date. The FAA sent Emergency AD 2021-15-51 to all known U.S. owners and 
operators of these helicopters.
    Emergency AD 2021-15-51 was prompted by a fatal accident on a Bell 
Textron Inc. Model 212 helicopter in which a pin P/N 204-012-104-005 
with an S/N prefix ``FNFS'' sheared off during flight, which resulted 
in the main rotor blade and the main rotor head detaching from the 
helicopter. The pin had accumulated only 20 total hours time-in-service 
(TIS). An inspection of a different Model 212 helicopter revealed that 
another pin installed, and made by the same manufacturer and with the 
same S/N prefix, was deformed; this pin had accumulated only 29 total 
hours TIS. Failure of the pin could result in the main rotor blade 
detaching from the helicopter and subsequent loss of control of the 
helicopter.
    Prior to the FAA issuing Emergency AD 2021-15-51, Transport Canada, 
which is the aviation authority for Canada, issued Canadian Emergency 
AD CF-2021-23, dated July 5, 2021 (Transport Canada Emergency AD CF-
2021-23), to correct an unsafe condition for the following Bell 
Helicopter Textron Inc., helicopters:
     Model 204B helicopters, S/Ns 2001 through 2070 and 2196 
through 2199;
     Model 205A-1 helicopters, S/Ns 30001 through 30065, 30067 
through 30165, 30167 through 30187, 30189 through 30296, and 30298 
through 30332;
     Model 205B helicopters, S/Ns 30066, 30166, 30188, and 
30297; and
     Model 212 helicopters, S/Ns 30501 through 30999, 31101 
through 31311, 32101 through 32142, and 35001 through 35103.
    Transport Canada advises that during an investigation of a Bell 
Textron Inc., Model 212 fatal accident in Canada, it was discovered 
that a pin P/N 204-012-104-005 with an S/N prefix ``FNFS'', sheared off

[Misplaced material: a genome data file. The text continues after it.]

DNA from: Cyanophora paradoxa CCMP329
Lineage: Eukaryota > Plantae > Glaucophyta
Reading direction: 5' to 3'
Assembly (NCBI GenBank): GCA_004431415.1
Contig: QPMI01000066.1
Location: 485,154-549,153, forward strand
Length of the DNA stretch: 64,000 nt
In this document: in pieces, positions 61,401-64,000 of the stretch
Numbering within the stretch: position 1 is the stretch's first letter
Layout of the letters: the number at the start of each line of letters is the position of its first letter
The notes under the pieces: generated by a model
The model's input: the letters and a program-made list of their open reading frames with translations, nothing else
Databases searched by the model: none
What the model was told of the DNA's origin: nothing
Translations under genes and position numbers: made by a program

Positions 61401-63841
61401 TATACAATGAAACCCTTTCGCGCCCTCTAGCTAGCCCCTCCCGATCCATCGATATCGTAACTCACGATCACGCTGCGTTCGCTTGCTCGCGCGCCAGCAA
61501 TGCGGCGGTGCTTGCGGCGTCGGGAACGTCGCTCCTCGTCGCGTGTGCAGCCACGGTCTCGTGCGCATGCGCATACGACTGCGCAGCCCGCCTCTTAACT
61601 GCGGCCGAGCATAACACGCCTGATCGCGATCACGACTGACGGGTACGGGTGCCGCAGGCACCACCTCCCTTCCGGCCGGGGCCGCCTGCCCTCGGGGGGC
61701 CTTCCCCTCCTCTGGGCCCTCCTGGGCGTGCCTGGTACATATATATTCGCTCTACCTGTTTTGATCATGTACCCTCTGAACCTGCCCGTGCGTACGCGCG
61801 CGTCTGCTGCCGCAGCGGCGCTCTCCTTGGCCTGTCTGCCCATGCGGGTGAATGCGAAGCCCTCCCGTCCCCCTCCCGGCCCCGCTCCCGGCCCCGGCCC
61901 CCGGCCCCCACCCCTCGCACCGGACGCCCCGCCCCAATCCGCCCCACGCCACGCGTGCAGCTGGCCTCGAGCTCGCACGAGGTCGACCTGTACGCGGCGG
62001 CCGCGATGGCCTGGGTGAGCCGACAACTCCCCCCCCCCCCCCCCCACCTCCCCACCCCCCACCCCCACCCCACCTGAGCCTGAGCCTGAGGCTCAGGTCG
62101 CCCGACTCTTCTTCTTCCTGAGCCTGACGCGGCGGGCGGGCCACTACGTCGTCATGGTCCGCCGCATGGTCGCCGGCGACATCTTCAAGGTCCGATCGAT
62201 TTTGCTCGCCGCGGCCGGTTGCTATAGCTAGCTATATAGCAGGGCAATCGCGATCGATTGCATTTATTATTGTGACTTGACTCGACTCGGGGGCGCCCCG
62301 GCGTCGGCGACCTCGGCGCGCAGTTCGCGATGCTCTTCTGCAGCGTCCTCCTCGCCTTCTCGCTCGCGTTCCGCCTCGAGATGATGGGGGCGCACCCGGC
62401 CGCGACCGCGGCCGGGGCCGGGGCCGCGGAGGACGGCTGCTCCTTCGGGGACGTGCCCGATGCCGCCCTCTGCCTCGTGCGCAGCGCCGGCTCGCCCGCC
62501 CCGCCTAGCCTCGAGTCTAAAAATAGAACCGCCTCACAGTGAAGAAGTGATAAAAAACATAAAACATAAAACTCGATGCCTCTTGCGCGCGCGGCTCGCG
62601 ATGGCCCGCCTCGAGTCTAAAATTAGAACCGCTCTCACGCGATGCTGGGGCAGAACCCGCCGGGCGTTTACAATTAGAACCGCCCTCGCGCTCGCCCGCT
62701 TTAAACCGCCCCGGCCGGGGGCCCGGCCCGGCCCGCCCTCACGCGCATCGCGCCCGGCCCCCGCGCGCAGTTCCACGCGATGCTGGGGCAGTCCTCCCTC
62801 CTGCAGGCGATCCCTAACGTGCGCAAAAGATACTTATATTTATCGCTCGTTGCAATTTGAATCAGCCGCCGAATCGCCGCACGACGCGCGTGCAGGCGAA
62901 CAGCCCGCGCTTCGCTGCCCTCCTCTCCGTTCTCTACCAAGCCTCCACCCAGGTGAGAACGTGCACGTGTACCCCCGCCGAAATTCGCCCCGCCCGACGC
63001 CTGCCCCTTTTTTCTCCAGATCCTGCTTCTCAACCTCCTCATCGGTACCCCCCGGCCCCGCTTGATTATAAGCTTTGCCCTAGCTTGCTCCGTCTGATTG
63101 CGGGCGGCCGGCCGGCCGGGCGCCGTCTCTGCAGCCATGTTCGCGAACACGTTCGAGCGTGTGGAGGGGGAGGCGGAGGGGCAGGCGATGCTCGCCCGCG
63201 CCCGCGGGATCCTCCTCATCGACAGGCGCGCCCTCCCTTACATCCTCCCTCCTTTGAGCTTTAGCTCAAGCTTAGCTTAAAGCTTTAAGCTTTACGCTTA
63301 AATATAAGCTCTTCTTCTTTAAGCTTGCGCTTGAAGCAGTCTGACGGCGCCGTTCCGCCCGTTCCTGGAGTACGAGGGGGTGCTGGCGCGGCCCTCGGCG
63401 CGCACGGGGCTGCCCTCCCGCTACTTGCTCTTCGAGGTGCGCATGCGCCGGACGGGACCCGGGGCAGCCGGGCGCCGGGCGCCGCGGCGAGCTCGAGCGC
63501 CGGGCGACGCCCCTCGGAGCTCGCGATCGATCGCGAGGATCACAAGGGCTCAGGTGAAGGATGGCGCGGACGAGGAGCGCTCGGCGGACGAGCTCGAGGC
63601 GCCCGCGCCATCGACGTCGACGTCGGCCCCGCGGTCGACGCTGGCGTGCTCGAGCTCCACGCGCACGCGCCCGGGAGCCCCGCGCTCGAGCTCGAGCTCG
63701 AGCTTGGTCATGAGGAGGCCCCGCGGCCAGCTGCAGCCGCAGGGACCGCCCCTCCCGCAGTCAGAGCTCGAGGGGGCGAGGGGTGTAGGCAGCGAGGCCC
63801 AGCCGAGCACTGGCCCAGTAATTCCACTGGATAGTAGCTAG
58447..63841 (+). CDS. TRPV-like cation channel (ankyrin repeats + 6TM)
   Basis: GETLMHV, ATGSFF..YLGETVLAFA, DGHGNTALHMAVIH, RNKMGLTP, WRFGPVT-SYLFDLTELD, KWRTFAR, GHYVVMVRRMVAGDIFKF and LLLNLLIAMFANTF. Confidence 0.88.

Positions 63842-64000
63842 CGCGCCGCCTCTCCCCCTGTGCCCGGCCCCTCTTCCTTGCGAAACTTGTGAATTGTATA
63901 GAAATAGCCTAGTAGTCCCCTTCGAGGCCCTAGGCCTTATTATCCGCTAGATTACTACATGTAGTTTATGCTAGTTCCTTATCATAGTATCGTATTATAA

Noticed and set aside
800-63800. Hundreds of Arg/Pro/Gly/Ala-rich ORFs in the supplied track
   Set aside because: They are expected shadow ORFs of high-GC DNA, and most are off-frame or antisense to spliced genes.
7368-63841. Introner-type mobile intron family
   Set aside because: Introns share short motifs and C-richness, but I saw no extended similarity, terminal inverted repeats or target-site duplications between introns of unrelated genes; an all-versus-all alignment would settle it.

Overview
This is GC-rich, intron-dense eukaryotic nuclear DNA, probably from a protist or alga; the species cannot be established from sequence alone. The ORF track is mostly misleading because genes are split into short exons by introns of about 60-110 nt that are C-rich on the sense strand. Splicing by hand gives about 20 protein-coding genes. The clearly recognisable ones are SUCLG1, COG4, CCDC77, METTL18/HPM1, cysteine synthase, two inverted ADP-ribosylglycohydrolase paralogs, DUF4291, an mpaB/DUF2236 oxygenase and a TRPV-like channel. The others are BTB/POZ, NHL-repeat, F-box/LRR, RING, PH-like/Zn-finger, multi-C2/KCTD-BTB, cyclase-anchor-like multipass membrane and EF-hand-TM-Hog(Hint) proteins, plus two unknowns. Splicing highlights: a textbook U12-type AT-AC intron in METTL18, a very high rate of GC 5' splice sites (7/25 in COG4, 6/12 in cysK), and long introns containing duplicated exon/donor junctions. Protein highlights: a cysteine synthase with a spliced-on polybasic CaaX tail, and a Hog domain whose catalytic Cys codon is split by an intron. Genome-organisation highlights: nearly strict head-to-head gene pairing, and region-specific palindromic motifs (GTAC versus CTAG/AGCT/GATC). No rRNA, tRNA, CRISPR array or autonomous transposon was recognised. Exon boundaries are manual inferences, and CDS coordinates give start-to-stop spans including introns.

during flight, leading to detachment of the main rotor blade and the 
main rotor head. The pin had accumulated only 20 hours of service, and 
inspection of another Canadian Bell Textron Inc., Model 212 helicopter 
found a pin of the same P/N, made by the same manufacturer, with the 
same S/N prefix ``FNFS'', to be deformed after only approximately 29 
hours in service. According to Transport Canada, failure of a main 
rotor hub strap pin will result in detachment of the main rotor blade 
and loss of control of the helicopter.
    Transport Canada also advises that, although the defective pins 
were only reported on Bell Textron Inc., Model 212 helicopters, pins of 
the same P/N can also be installed on Bell Textron Inc., Model 204B, 
205A-1, and 205B helicopters. While the cause of failure has not been 
determined, as a precautionary measure and to address the risk of 
detachment of main rotor hub strap pins in flight, Bell has issued 
Alert Service Bulletins to require replacing all pins with P/N 204-012-
104-005 that have S/N prefix ``FNFS''. Accordingly, Transport Canada 
Emergency AD CF-2021-23 mandates replacement of affected pins. 
Transport Canada considers its emergency AD an interim action and 
states that further AD action may follow.

FAA's Determination

    The FAA is issuing this AD after evaluating all the relevant 
information and determining that the unsafe condition described 
previously is likely to exist or develop in other products of these 
same type designs.

Related Service Information

    The FAA reviewed the following Bell Alert Service Bulletins (ASBs), 
each dated July 5, 2021:
     ASB 204B-21-74 for Bell Textron Inc., Model 204B 
helicopters, S/Ns 2001 through 2070 and 2196 through 2199;
     ASB 205-21-117 for Bell Textron Inc., Model 205A and 205A-
1 helicopters, S/Ns 30001 through 30065, 30067 through 30165, 30167 
through 30187, 30189 through 30296, and 30298 through 30332;
     ASB 205B-21-71 for Bell Textron Inc., Model 205B 
helicopters, S/Ns30066, 30166, 30188 and 30297; and
     ASB 212-21-165 for Bell Textron Inc., Model 212